DID YOU READ

Tribeca 2011: Chris Evans, Adam Kassen and Mark Kassen Make a Point With “Puncture”

Tribeca 2011: Chris Evans, Adam Kassen and Mark Kassen Make a Point With “Puncture” (photo)

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For those who think Chris Evans’ superheroic exploits will be restricted to the 1940s, there’s a surprise in store with “Puncture,” which premiered this week at the Tribeca Film Festival. Though it still involves on kind of Blue Shield, the actor plays an even unlikelier champion of the people than the scrawny Steve Rogers as Michael Weiss, a Houston attorney who made it his life’s mission to introduce the Safety Point needle, a device that ensured clean needle use in hospitals, much to the chagrin of major medical manufacturers who tried to blackball its inventor from ever reaching the market. Sadly, while Weiss was clearly a gifted lawyer, it was his additional interest in needles for recreational use that kept him from ever seeing the success he deserved with the case.

Yet that’s what makes “Puncture” such a great showcase for Evans and a compelling debut from Mark and Adam Kassen, two producers-turned-directors for whom the subject matter struck close to home as the sons of two health care professionals. Although there’s no doubt that gives the film an attention to detail that’s key, it’s how the directing duo balances the demands of a legal thriller with the personal struggle that Weiss goes through as a functioning addict that’s most impressive, though they get considerable help from a career-best performance from Evans. While in New York for the festival, the trio talked about bringing such a wonderfully contradictory character to the screen, making a film in the midst of the real-life people involved, and how to make a courtroom thriller interesting in an era after “Law & Order.”

How did all you guys get interested in this film?

Mark Kassen: Paul Danzinger [Mike Weiss’s legal partner] sent us a story and we thought it was really compelling. We thought if he would trust us and give us some time to get a proper writer on it and make it work, we’d take it over, so we took a big leap of faith with him. We went out to our friend Chris Lopata, who we worked with on a number of projects – we spent about a year working together on the script and kind of getting it right, going down to Houston interviewing people, working with Chris and then when we felt great about it, we went to our mutual agents and they actually had said “this is something Chris Evans would like” and we said, “do you think he would read it?” And they said, “I don’t know, maybe.” And he did.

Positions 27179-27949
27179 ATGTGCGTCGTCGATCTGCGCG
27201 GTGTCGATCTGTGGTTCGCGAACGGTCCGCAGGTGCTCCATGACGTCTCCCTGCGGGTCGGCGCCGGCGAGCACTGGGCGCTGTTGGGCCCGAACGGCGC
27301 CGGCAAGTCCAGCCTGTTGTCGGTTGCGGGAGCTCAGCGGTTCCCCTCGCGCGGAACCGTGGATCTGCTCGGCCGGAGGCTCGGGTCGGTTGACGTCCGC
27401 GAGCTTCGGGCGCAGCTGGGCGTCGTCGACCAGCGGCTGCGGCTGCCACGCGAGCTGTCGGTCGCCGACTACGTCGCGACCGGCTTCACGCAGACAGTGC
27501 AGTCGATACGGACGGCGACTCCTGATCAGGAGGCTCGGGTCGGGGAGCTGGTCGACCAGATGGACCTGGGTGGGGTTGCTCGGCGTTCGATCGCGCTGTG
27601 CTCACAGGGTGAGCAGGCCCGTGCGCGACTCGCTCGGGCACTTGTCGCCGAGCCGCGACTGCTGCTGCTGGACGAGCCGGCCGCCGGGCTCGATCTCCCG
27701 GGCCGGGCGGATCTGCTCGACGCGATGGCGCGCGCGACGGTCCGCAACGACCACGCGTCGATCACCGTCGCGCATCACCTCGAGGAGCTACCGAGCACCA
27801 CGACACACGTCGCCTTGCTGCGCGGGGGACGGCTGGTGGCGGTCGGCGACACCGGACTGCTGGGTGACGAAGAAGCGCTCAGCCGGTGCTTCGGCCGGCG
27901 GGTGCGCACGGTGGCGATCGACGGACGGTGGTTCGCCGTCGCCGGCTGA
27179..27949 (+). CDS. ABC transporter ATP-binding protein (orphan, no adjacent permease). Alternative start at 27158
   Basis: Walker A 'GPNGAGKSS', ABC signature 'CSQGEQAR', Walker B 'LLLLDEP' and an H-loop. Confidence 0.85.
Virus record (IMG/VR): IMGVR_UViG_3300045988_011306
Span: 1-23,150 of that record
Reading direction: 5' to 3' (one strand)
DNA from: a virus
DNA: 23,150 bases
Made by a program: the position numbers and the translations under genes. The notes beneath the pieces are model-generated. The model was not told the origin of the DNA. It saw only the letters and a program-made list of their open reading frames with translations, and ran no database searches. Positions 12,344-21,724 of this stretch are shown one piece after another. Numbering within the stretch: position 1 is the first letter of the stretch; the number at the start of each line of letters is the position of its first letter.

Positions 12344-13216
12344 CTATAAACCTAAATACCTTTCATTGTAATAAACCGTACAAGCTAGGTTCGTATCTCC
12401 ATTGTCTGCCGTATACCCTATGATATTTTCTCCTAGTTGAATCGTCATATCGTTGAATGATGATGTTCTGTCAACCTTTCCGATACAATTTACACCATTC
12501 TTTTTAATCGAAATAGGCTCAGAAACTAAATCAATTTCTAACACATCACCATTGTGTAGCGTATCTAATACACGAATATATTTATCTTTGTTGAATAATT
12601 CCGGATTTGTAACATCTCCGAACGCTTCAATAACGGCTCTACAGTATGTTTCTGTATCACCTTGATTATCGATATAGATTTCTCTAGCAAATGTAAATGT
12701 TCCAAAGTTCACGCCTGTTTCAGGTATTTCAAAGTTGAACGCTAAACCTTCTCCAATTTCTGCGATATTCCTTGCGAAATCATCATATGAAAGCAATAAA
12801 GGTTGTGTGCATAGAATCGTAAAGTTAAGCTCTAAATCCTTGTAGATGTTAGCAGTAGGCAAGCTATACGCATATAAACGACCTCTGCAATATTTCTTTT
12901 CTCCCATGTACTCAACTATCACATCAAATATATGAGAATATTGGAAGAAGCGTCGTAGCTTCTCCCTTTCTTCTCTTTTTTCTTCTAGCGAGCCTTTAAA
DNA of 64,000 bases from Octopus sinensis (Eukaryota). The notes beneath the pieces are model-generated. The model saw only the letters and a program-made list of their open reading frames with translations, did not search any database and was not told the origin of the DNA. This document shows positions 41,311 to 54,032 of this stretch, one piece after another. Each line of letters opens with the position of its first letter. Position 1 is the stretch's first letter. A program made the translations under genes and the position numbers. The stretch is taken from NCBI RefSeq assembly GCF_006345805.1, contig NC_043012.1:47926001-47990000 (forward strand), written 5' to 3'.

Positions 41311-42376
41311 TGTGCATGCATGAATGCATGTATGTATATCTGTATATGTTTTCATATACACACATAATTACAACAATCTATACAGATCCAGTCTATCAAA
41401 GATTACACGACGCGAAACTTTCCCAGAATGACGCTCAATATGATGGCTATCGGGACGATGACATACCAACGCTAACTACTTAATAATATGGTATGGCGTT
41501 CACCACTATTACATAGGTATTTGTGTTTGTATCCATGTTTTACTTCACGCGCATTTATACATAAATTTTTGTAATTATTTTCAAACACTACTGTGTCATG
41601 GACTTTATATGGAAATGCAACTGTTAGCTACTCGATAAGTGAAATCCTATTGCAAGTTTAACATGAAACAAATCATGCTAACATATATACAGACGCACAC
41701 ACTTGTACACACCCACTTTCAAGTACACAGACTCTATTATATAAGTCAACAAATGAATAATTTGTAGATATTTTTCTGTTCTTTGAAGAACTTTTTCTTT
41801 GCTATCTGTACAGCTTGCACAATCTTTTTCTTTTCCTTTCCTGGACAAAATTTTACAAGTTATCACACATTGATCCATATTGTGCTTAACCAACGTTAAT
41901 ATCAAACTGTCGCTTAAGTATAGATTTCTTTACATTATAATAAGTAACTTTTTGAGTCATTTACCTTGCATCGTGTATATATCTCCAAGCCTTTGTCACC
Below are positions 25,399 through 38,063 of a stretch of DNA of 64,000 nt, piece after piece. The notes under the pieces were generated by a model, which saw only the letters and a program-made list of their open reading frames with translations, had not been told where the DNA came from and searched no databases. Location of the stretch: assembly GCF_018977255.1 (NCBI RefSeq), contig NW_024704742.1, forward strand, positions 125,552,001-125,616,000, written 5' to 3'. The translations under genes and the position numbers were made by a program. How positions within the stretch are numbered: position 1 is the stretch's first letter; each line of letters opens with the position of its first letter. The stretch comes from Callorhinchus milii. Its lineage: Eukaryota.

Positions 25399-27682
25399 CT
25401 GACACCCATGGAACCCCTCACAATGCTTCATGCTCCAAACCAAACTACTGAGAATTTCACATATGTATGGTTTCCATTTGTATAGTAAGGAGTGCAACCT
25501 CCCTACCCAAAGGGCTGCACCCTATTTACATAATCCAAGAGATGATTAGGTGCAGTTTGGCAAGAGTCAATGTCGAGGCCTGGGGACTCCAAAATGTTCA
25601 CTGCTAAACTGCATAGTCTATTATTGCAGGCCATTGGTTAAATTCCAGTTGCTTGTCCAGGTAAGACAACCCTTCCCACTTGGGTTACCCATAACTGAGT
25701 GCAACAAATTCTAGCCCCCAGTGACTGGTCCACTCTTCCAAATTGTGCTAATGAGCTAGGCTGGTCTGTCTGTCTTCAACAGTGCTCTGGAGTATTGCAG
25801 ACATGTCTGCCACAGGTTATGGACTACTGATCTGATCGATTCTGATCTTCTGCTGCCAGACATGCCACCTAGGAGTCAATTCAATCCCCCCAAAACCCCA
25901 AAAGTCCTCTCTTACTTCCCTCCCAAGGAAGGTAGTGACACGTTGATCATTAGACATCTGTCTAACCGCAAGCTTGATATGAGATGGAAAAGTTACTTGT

Adam Kassen: We had a meeting and as we keep saying, we got him drunk and he came to Houston with us. [laughs]

Chris Evans: That was it.

What did you like about it?

CE: My agents know the type of stuff that I like, the kind of scripts and characters that I dig and they sent this, they said, “you’re going to like this” and within the first 10 minutes, I could tell I’m going to like this guy. The script was so good, it was so intimate and I was so shocked no other actor was going to steal this from me and then I met with these guys and you could love a script all you want, but if you don’t like [or] have confidence in the directors, you’re not going to have a good movie. It’s not worth it and it’s a waste of time. But I felt extremely confident. I walked out of the meeting like, man, I can’t believe this is working out. I’ve got a great script, a great role, great directors and I didn’t have to audition or earn it or fight – this is great.

AK: Well, [Chris] did earn it in his past performances, so we were really excited. When you have a character like that, we were very careful in our selection of casting is that you don’t want to have someone who’s one note or self-indulgent and to have someone that Chris does is very rare, a dynamic actor who can also have that soul and show that honesty and tragedy and excitement all in one is a rare thing and to have it in Chris, we felt really lucky and fortunate to get him in the role.

You actually dedicate the film to Mike Weiss by using a string of contradictory labels for him like “Lawyer, genius, fool, addict…” Is there any interesting story behind that?

AK: Actually, I think Paul Danzinger wrote those words down.

CE: I loved that you encapsulated that – it was such a great thing to read on that last page. Like what a great encompassing [thing] of who this guy was. It was just unbelievable.

AK: That’s actually what inspired us about the story is Paul isn’t a screenwriter, he’s a lawyer — that’s not what he could do, but he wanted to get it in a way we could read it. In that sentence what he was able to do that we picked up is how much this person affected him and all these other people. So of what we kept, that may have been the bulk of it in that ending sentence. It definitely moved us from the beginning. And quite frankly, as we were working on it, the first time I ever saw it with music — I’ve seen the movie a lot in many pieces and it’s very hard to stay emotionally involved in the film that you’ve taken apart and put together — I still get emotional when those words come up.

CE: Me, too. That’s part of the stuff I love about the character is that little final hook. I was like this guy’s great. And then we went to Houston and we met with a lot of guys who knew Mike, his family, friends and you start trying to piece together who this guy was and I’ve never made a movie based on a real person before, so it’s strange. You can’t start from scratch. There’s an existing history here that you have to respect and incorporate into what you’re building.

At the premiere, you spoke about how you used some of the paintings from Mike’s house as set decoration and without getting supernatural, is there a certain energy you feel as filmmakers when you’re surrounded by the real artifacts and people?